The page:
How To Tame A Willful Wife:
1. Forbid her from riding astride
2. Hide her dueling sword
3. Burn all her breeches and buy her silk drawers
4. Frisk her for hidden daggers
5. Don’t get distracted while frisking her for hidden daggers…
Anthony Carrington, Earl of Ravensbrook, expects a biddable bride. A man of fiery passion tempered by the rigors of war into steely self-control, he demands obedience from his troops and his future wife. Regardless of how fetching she looks in breeches.
Promised to the Earl of Plump Pockets by her impoverished father, Caroline Montague is no simpering miss. She rides a war stallion named Hercules, fights with a blade, and can best most men with both bow and rifle. She finds Anthony autocratic, domineering, and…ridiculously gorgeous.
It’s a duel of wit and wills in this charming retelling of The Taming of the Shrew. But the question is…who’s taming whom?
When I saw this was a “re-working” of Shakespeare’s The Taming of the Shrew, I was intrigued but knew I would have to Approach With Caution. The play has fallen out of favour in recent years because of the mysogynistic views it displays which, regardless of how they were seen by contemporary audiences, are not to modern tastes. A “reworking” as a piece of romantic fiction therefore has one huge.problem to solve, namely how to make the hero attractive to the reader while retaining those controlling and unpleasant aspects of Petruccio’s character so as to remain reasonably faithful to the spirit of the original.
Unfortunately, that problem is not resolved in this book.
Anthony Carrington is, we are frequently reminded, the most beautiful man in existence. He is also arrogant, possessive, domineering and controlling – very apt considering upon whom he is modelled. But in order for him to function as a romantic hero, he has to have a few redeeming qualities, or the reader has to be able to see some developments in his character throughout the course of the story to indicate that he is capable of self-reflection and change; that there is at least the possibilty that he and his lady-love will continue to be happy after the story has ended. Sadly, I didn’t feel there was much – if any – character development in Anthony. Indeed, he has a massive (and highly irrational) fit of jealousy towards the end of the novel and there is no real indication that he is never going to display such distrust of Caroline again: and so I found it really difficult to believe there really is a HEA for them. His redeeming feature seems to be that he’s a red-hot sex-god between the sheets (or up against the door, wall, on the table, the rug or in the carriage) but while he’s sexy as sin, he’s not the sharpest tool (!) in the box when it comes to matters outside the bedroom.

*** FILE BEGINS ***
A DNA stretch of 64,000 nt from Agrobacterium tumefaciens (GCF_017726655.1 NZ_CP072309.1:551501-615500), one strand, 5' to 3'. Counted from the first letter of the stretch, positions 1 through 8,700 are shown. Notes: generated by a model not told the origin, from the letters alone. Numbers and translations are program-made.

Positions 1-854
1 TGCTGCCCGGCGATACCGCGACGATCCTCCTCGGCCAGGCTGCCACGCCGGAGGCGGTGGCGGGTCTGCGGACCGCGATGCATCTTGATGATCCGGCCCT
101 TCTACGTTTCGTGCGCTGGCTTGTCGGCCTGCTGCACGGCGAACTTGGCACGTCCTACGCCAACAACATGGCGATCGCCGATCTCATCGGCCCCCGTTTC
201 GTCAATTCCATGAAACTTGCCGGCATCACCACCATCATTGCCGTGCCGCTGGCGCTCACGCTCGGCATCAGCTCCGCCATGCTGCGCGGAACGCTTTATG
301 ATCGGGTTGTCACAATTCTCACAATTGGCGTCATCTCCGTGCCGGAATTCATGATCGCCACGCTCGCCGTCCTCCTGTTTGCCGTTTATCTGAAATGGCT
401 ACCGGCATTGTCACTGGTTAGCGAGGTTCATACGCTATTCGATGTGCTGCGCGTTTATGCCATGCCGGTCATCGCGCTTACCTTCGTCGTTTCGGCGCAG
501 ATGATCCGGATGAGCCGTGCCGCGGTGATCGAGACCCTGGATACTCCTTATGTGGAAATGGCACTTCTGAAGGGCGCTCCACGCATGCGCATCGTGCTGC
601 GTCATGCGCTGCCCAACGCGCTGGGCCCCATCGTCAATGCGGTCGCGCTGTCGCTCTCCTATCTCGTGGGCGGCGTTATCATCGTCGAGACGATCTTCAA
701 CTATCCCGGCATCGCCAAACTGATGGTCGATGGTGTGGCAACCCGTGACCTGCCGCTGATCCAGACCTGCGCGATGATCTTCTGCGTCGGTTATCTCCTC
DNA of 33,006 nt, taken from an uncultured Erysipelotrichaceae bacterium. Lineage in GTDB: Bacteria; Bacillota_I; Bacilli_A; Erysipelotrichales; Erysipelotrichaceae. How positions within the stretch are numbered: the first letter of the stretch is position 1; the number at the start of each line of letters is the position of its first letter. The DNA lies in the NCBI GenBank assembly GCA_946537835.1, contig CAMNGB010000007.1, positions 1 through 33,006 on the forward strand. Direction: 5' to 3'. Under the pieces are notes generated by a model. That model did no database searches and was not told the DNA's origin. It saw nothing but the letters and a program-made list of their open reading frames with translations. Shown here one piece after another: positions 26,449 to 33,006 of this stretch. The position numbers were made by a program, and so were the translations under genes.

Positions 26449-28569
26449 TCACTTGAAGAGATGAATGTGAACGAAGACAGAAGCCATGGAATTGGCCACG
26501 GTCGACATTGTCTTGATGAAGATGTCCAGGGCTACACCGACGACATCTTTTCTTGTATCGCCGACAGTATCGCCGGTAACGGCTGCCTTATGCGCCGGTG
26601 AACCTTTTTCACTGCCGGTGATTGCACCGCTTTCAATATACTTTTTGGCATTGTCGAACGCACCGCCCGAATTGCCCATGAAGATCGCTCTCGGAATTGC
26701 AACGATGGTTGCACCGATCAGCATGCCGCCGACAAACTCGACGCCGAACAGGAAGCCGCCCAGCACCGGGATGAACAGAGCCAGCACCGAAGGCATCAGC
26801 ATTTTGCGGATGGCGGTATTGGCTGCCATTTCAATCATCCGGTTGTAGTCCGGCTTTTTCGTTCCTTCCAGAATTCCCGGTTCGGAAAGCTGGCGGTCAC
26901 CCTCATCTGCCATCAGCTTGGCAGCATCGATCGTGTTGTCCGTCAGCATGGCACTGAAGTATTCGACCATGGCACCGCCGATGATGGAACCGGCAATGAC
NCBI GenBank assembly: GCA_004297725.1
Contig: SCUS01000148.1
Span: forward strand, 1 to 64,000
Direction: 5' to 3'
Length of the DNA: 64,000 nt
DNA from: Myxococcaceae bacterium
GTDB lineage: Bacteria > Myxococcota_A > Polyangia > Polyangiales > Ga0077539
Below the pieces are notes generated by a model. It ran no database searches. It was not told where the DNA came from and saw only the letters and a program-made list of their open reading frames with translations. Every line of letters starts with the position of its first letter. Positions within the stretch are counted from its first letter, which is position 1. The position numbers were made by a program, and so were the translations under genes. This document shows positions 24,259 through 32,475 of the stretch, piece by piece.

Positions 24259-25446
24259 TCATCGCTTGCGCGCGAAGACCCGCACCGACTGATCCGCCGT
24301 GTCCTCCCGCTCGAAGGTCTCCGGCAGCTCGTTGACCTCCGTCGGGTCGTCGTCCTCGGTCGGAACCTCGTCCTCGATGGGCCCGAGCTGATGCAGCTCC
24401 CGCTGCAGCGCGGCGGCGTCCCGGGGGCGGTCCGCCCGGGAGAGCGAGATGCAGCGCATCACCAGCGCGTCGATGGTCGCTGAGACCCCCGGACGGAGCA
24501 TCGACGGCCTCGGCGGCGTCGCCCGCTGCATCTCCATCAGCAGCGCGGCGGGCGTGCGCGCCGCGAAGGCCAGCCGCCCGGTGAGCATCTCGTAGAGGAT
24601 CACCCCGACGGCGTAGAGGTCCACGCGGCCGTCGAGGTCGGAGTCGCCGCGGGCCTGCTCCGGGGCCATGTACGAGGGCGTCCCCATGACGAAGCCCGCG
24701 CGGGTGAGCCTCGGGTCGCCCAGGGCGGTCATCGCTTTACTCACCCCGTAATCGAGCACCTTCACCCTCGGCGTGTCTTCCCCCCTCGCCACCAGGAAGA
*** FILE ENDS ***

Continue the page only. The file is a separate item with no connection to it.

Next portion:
I’m sure that, at the time the novel is set, it was quite the done thing for a woman to obey her husband without question – and that’s what Anthony expects. It’s unpalatable for the modern reader although certainly it’s in keeping with Anthony’s role as the Petriccio of this story. But the thing is, the only reason for the witholding of any explantion for his instructions is because Caroline NEEDS to be ignorant of his reasons in order for the plot to work. And to make it even worse, Anthony tells Caroline his orders are to secure her own safety – but he won’t tell her what he’s so desperate to keep her safe from!
As to Caroline, she’s not really all that “wilful”. She’s headstrong and used to doing as she likes – but then so are thousands of other romantic heroines. She’s not happy at being married so quickly or at her husband’s high-handedness but at the first sign of a disagreement or indication they should actually talk he’s only got to touch her or look at her and she melts into a puddle of goo and they end up shagging each other senseless instead!
There were a couple of times where she acted stupidly and with complete disregard for her own safety, simply to assert her independence which made ME want to smack her, so at least there were times I could sympathise with Anthony!
I can forgive much in a romance novel in terms of the storyline if the characterisation is good and can care about the people I’m reading about. But in this book, there was no depth to the principals and although backstories were hinted at, these were not explored sufficiently enough to explain their motivations.
On a more positive note, the writing was generally good (although there were certain repetitions which began to get irritating after time) and the sex scenes were pretty hot. But overall, I don’t think this “re-working” worked.
With thanks to the publisher and NetGalley for the review copy.